The most common strategies for private, residential investors are as follows:
i) Focus on cash flow positive properties, which are usually low cost with limited potential for capital appreciation.
ii) Focus on capital growth, this suits a holding strategy and is arguably the best approach for creating wealth through property. The key here is to buy below market value, or BMV properties so that equity is bought in on day one.
iii) More speculative strategies include investing in sites/houses in up and coming areas or perhaps purchasing a bargain property with the intention of selling it on quickly at a higher price, or ‘flipping’ the property.
iv) One of the most successful approaches to building a portfolio involves a combination of cash flow and capital growth strategies.
There are many mistakes that investors make, the consequences of these mistakes are heightened when the market struggles. During the boom years, massive capital appreciation masked bad buying and allowed many of these mistakes to go undetected.
This is no longer true and investors, whether self-financing or dependent upon the banks for part-funding, cannot afford to get wrong. The most common mistakes that investors still make are as follows:
i) Failing to treat their property investing as a business.
ii) Trying to time the market – there is opportunity to buy well is any market just as there is an opportunity to buy badly.
iii) Not knowing the difference between a cheap property and a cheap price – a cheap price is the basis of a deal, a cheap property is not. This encompasses many of the rural ‘bargains’ available at discount auctions.
iv) Taking advice from the wrong sources – wherever the professional receives their source of income is where their loyalty lies. For genuinely independent advice on finance options, do not just speak to the bank sales staff, pay the fees for an independent financial advisor who has no vested interest in selling anything but their time. The same is true of estate agents, who are great at their job. Their job is to sell you property.
v) Investing in an area they already know rather than researching and educating themselves on new areas that might provider lower buy-in costs, equal rental returns but greater opportunities for future capital appreciation over the longer term.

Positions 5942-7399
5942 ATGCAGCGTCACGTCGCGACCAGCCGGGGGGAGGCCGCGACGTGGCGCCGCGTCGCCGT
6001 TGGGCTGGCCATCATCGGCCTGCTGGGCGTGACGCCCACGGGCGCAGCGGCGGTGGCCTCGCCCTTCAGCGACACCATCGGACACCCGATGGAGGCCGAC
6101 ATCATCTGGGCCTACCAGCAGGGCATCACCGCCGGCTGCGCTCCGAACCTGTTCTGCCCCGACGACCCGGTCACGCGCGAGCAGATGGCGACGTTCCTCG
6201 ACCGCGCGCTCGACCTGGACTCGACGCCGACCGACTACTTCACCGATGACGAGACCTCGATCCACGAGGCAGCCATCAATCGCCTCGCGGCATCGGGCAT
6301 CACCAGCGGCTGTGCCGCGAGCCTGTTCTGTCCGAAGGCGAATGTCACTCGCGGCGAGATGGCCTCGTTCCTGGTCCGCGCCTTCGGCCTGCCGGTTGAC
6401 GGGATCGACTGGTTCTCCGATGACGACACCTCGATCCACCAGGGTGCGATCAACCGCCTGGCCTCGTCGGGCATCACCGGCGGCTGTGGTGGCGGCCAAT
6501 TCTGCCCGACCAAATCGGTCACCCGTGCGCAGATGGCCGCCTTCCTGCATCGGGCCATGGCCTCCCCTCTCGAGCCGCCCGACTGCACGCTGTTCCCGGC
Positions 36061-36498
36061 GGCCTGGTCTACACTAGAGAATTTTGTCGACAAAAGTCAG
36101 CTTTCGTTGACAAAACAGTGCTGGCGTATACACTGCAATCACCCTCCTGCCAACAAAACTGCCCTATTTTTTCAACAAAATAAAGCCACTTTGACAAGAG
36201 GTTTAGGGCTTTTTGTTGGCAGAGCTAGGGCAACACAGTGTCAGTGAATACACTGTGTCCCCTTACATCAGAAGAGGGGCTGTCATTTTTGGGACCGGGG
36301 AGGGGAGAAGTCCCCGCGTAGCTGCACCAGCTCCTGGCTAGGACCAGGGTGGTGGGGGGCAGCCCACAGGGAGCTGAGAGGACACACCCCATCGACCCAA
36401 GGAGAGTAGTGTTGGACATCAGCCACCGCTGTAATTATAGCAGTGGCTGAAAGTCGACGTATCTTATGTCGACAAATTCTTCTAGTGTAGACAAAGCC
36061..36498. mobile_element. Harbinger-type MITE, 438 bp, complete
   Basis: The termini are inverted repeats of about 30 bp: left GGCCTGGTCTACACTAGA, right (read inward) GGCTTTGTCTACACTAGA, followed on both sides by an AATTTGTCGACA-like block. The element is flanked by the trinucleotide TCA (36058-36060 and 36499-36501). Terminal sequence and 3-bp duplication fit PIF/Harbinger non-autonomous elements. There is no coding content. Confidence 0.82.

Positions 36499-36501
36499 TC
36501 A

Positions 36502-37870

vi) Inexperienced investors tend to be drawn to properties and areas where they would consider living themselves, this leads them to overpay for premium items, like a south facing garden, which will have zero impact on the rental and any capital growth will be in proportion to the higher premium paid, therefore no benefit accrues. Experienced investors know that such premium items are great to have but they also know not to pay for them. This is where true negotiation comes into its own.
vii) Selling in a struggling market to release cash when refinancing may be possible and this would allow the investor to hold the property over a longer term, which is the most effective route to accumulating wealth through property.
The most damaging mistakes that investors make:
i) Buying property at auction without the necessary due diligence.
ii) Retaining a previous family home or inherited property as an investment – Generally speaking, properties like this fail to meet the basic criteria of a good or strategic investment.
iii) Not understanding the power of OPM, or other people’s money – otherwise known as leveraging, the single most powerful tool available to property investors.
iv) Choosing financing based upon the lowest interest rates without examining the other terms and conditions. For example, many boom time investors paid a premium interest rate in order to avoid personal guarantees when purchasing commercial property investment. This had the effect of creating non-recourse loans. These were, without exception, the smartest investors in the market.